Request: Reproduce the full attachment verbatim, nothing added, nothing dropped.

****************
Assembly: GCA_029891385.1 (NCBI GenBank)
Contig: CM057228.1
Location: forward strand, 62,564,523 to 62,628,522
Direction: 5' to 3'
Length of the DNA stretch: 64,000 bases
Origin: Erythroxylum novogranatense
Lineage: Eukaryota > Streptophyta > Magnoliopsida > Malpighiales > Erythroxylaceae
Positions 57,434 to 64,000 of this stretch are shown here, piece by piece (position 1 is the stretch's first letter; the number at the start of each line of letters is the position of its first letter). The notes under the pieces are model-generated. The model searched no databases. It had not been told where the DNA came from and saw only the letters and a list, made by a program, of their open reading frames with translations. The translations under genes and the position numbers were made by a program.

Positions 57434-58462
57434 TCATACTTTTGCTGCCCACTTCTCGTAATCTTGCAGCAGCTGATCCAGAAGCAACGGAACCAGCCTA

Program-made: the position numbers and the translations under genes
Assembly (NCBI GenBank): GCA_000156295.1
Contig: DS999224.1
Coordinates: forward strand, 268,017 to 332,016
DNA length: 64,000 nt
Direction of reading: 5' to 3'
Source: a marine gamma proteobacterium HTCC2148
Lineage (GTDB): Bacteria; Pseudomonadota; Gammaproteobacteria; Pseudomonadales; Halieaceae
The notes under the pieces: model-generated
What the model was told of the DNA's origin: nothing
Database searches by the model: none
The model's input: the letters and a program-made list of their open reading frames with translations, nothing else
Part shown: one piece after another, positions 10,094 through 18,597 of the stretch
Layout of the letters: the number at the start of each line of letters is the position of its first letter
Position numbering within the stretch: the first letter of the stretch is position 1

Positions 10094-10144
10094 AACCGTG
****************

Assembly: GCA_029891385.1 (NCBI GenBank)
Contig: CM057228.1
Location: forward strand, 62,564,523 to 62,628,522
Direction: 5' to 3'
Length of the DNA stretch: 64,000 bases
Origin: Erythroxylum novogranatense
Lineage: Eukaryota > Streptophyta > Magnoliopsida > Malpighiales > Erythroxylaceae
Positions 57,434 to 64,000 of this stretch are shown here, piece by piece (position 1 is the stretch's first letter; the number at the start of each line of letters is the position of its first letter). The notes under the pieces are model-generated. The model searched no databases. It had not been told where the DNA came from and saw only the letters and a list, made by a program, of their open reading frames with translations. The translations under genes and the position numbers were made by a program.

Positions 57434-58462
57434 TCATACTTTTGCTGCCCACTTCTCGTAATCTTGCAGCAGCTGATCCAGAAGCAACGGAACCAGCCTA

Program-made: the position numbers and the translations under genes
Assembly (NCBI GenBank): GCA_000156295.1
Contig: DS999224.1
Coordinates: forward strand, 268,017 to 332,016
DNA length: 64,000 nt
Direction of reading: 5' to 3'
Source: a marine gamma proteobacterium HTCC2148
Lineage (GTDB): Bacteria; Pseudomonadota; Gammaproteobacteria; Pseudomonadales; Halieaceae
The notes under the pieces: model-generated
What the model was told of the DNA's origin: nothing
Database searches by the model: none
The model's input: the letters and a program-made list of their open reading frames with translations, nothing else
Part shown: one piece after another, positions 10,094 through 18,597 of the stretch
Layout of the letters: the number at the start of each line of letters is the position of its first letter
Position numbering within the stretch: the first letter of the stretch is position 1

Positions 10094-10144
10094 AACCGTG